In September 2018, I attended the Understanding Risk Balkans youth side event organised by the Water Youth Network. It was designed as an interdisciplinary workshop. All the participants were assigned to three teams with five members in each team.
The first part of the workshop had requirements for each participant to make “something” that represents disaster resilient Balkans for them. Most of them started working on some idea right away. I was just sitting there, I had no idea what to do, and I admired them for their instant creativity. Minutes passed and I started wrapping the blue wire around the ice cream stick, still not knowing what I was doing. In that process, I got a blurred idea of what I wanted to make. So, in the end, I built my model, and I was happy that it was not nearly as hard as I thought it would be. You just need to start working! My model represented Balkans laying on the four elements (earth, water, air and fire) that need to be balanced to keep everything together and enable resilience. After that, we all introduced ourselves to the group and presented our masterpieces. It turned out to be an amazing way to break the ice for all of us.
The next part was for all the groups to come up with as many challenges and opportunities for young people in the Balkans considering DRR. That is where the brainstorming started, everyone was active, and we were building up the pace for the main part of the workshop. I realized that there are a lot of challenges. The lack of finances and low public awareness being the biggest ones. However, I learned about some great opportunities, such as Flood risk management master’s program (see link here). At the end of this short exercise, we had two boards full of both opportunities and challenges.
After the introduction, and heating up, it was time for the main part of the workshop. Each team was given the same problem: Flood risk management in the city of Čačak in the West Morava River Basin Serbia. We were provided with the materials, maps of predicted flooded areas, and damage levels, as well as cards with flood prevention and management measures. Each of the five team members selected a role as one of the stakeholders (mayor, government, civil protection, NGOs, and utility companies). Every stakeholder had to select two measures that were the most important from their point of view, and then, as a team, we would select top five measures out of the total ten we have individually chosen. That was, in my opinion, the most dynamic part of the whole workshop. Every stakeholder was representing their choices the best way they could, and everyone had valid arguments why their chosen measures were the most important. It very much seemed like a real life situation, because we really got into our roles. However, in the end, we made some compromises and managed to pick our top five measures, which we put on a board that presented our flood management plan. After choosing five team measures we were supposed to narrow it down to the three most important of the most important ones. Surprisingly, we agreed on those pretty quickly and actually we were not thinking that different after all. We agreed that prevention is the key, so we focused on forecasting system and public awareness, as well as protecting critical infrastructure. The final part of this amazing exercise was for every team to present their plan to the whole group, where it was very interesting listening to what the other teams prepared.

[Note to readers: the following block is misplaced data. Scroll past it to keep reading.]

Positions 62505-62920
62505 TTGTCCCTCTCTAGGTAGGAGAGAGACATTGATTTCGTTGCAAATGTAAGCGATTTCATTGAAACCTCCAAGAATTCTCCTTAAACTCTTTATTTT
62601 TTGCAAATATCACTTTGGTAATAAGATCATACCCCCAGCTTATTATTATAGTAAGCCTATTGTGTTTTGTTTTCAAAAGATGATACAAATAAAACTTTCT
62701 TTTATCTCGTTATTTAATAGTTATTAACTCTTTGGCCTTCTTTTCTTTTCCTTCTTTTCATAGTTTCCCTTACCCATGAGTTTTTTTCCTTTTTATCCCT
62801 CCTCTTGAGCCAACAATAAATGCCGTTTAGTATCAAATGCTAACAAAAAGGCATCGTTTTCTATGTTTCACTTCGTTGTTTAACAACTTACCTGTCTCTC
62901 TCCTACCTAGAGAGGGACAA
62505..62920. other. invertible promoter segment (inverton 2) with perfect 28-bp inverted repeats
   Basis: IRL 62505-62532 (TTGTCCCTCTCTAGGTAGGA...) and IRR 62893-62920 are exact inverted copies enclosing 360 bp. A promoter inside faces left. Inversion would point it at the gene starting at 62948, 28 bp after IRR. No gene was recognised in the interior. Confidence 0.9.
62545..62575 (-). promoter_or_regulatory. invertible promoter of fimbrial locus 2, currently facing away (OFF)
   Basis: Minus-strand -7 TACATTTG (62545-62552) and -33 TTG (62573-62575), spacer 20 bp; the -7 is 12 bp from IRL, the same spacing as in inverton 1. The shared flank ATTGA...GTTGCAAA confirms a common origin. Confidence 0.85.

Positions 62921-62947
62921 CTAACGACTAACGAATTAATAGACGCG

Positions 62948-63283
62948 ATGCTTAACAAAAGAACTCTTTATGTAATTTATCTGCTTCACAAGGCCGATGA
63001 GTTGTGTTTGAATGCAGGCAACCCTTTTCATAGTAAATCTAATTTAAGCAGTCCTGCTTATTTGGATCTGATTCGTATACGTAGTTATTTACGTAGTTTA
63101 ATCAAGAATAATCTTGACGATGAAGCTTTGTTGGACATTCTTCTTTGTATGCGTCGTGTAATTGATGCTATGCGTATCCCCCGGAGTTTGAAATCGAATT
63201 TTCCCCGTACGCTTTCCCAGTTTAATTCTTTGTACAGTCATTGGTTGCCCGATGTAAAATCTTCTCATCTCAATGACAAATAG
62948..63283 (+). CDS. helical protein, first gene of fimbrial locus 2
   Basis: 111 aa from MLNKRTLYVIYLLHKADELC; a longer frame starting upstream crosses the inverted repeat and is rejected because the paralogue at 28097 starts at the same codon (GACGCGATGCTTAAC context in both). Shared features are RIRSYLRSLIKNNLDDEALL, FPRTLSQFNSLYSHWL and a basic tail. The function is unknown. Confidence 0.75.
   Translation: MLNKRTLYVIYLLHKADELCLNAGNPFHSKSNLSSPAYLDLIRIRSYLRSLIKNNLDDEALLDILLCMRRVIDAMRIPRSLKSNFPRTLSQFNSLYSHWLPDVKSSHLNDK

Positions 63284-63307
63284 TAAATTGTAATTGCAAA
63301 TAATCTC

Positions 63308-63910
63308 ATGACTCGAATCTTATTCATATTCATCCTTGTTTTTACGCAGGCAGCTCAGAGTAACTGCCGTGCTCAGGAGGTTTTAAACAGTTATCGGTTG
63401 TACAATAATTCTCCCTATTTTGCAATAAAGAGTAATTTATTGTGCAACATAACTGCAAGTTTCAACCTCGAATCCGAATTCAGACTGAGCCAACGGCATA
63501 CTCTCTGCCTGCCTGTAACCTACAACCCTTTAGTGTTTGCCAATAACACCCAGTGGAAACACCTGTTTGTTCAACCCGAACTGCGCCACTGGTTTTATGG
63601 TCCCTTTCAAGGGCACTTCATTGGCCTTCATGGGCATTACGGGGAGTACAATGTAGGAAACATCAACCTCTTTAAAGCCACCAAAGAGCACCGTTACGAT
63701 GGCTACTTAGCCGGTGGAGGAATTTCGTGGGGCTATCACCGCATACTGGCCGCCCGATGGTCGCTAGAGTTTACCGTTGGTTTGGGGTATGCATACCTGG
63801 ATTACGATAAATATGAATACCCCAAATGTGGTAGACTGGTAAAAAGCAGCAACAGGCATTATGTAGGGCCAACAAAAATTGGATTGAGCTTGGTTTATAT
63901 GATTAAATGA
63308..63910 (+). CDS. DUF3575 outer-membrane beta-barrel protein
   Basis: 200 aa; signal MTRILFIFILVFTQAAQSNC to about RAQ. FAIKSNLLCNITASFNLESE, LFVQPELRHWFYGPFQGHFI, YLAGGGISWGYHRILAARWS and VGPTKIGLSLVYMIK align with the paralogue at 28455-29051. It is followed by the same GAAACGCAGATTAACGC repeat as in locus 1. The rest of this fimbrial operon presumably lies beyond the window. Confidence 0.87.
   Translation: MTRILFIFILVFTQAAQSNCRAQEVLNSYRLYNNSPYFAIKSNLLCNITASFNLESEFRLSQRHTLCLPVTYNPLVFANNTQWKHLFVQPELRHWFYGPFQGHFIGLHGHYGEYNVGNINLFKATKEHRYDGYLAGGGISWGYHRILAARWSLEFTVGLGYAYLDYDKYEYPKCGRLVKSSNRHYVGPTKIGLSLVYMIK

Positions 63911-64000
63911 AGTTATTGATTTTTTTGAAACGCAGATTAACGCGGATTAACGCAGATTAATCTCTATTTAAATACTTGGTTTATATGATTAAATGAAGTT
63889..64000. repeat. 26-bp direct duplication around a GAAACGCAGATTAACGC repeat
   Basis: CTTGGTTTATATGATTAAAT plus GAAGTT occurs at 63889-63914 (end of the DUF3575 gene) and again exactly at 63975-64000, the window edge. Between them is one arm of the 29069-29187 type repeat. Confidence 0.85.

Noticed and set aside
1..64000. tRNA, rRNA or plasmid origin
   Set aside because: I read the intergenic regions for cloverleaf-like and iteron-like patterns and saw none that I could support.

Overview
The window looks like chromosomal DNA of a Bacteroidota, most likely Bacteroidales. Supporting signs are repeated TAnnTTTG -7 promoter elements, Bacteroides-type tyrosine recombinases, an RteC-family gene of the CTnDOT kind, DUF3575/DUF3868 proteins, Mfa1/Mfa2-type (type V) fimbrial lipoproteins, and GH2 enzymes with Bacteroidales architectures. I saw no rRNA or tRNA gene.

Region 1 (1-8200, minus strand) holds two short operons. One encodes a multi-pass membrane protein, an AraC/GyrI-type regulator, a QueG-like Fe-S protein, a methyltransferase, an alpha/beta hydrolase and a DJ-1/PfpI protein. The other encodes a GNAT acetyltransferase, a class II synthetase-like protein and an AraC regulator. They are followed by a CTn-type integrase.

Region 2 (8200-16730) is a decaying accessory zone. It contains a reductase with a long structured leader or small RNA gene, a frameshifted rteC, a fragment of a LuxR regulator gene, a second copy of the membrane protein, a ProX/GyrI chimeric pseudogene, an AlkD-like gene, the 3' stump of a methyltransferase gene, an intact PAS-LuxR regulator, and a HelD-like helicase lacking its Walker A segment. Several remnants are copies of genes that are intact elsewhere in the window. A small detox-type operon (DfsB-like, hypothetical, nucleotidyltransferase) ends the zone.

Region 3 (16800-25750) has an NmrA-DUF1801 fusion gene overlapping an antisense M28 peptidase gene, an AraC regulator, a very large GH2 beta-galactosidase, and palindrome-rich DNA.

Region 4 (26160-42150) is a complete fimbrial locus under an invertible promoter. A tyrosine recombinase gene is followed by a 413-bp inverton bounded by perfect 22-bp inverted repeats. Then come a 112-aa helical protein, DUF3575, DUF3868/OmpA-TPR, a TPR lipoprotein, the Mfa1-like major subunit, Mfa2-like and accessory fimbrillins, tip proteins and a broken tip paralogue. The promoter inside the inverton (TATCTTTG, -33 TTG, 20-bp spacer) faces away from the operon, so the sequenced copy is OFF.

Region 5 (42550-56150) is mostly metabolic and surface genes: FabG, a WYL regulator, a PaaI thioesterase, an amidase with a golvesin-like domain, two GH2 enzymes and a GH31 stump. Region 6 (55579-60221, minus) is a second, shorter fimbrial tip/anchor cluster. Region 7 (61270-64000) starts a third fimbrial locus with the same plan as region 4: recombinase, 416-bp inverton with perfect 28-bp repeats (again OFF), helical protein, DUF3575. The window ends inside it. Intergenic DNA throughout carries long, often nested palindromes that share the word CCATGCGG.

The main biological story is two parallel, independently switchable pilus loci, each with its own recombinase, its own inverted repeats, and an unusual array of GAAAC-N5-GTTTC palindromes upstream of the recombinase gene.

For the last part of the workshop, the teams were shuffled a little because the goal was to pick some of the challenges for the youth in their home country and try to find a way of solving them. Once again, the exercise was very productive, and in the end, we realised that all of the countries for which the exercise was being done (Serbia, Bosnia and Herzegovina, and Albania) were facing similar issues regarding young professionals. However in the end, I think we came up with some great solutions, and in the future, we have a chance of relieving Balkans of some of the challenges. This exercise motivated me to join the Water Youth Network, and in that way try to help my country, by working with as many different energised young people as I can.
In the end, we all had a well-deserved lunch, where we got the chance to meet each other a little better. Then we headed to the Belgrade city hall for the UR Balkans opening statements. During the next two days, we attended some great presentations, we met a lot of professionals from the whole world and had a lot of a great time.
For me personally, UR Balkans was an amazing experience. I have never attended a conference with such a high level of organization. The WYN workshop was the unique opportunity to meet colleagues from my region and all over the world and to experience interdisciplinary problem-solving teamwork. All I can do is to thank the
Water Youth Network and UR Balkans organizers for making it happen, and I am looking forward to working with them in the future.
Written by Vasilije Gajic
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